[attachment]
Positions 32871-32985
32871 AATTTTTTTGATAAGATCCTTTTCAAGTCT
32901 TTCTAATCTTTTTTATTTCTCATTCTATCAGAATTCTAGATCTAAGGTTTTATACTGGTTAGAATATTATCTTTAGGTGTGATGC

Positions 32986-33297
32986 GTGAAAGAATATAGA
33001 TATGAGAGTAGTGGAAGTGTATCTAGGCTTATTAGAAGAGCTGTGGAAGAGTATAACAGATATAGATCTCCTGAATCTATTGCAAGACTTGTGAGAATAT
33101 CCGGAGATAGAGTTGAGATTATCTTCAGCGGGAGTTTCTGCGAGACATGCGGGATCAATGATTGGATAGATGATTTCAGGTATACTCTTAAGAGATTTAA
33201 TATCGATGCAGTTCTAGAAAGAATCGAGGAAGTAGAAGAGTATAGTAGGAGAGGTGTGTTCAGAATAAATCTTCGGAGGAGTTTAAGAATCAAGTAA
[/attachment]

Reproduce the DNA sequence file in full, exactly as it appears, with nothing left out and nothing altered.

Positions 32871-32985
32871 AATTTTTTTGATAAGATCCTTTTCAAGTCT
32901 TTCTAATCTTTTTTATTTCTCATTCTATCAGAATTCTAGATCTAAGGTTTTATACTGGTTAGAATATTATCTTTAGGTGTGATGC

Positions 32986-33297
32986 GTGAAAGAATATAGA
33001 TATGAGAGTAGTGGAAGTGTATCTAGGCTTATTAGAAGAGCTGTGGAAGAGTATAACAGATATAGATCTCCTGAATCTATTGCAAGACTTGTGAGAATAT
33101 CCGGAGATAGAGTTGAGATTATCTTCAGCGGGAGTTTCTGCGAGACATGCGGGATCAATGATTGGATAGATGATTTCAGGTATACTCTTAAGAGATTTAA
33201 TATCGATGCAGTTCTAGAAAGAATCGAGGAAGTAGAAGAGTATAGTAGGAGAGGTGTGTTCAGAATAAATCTTCGGAGGAGTTTAAGAATCAAGTAA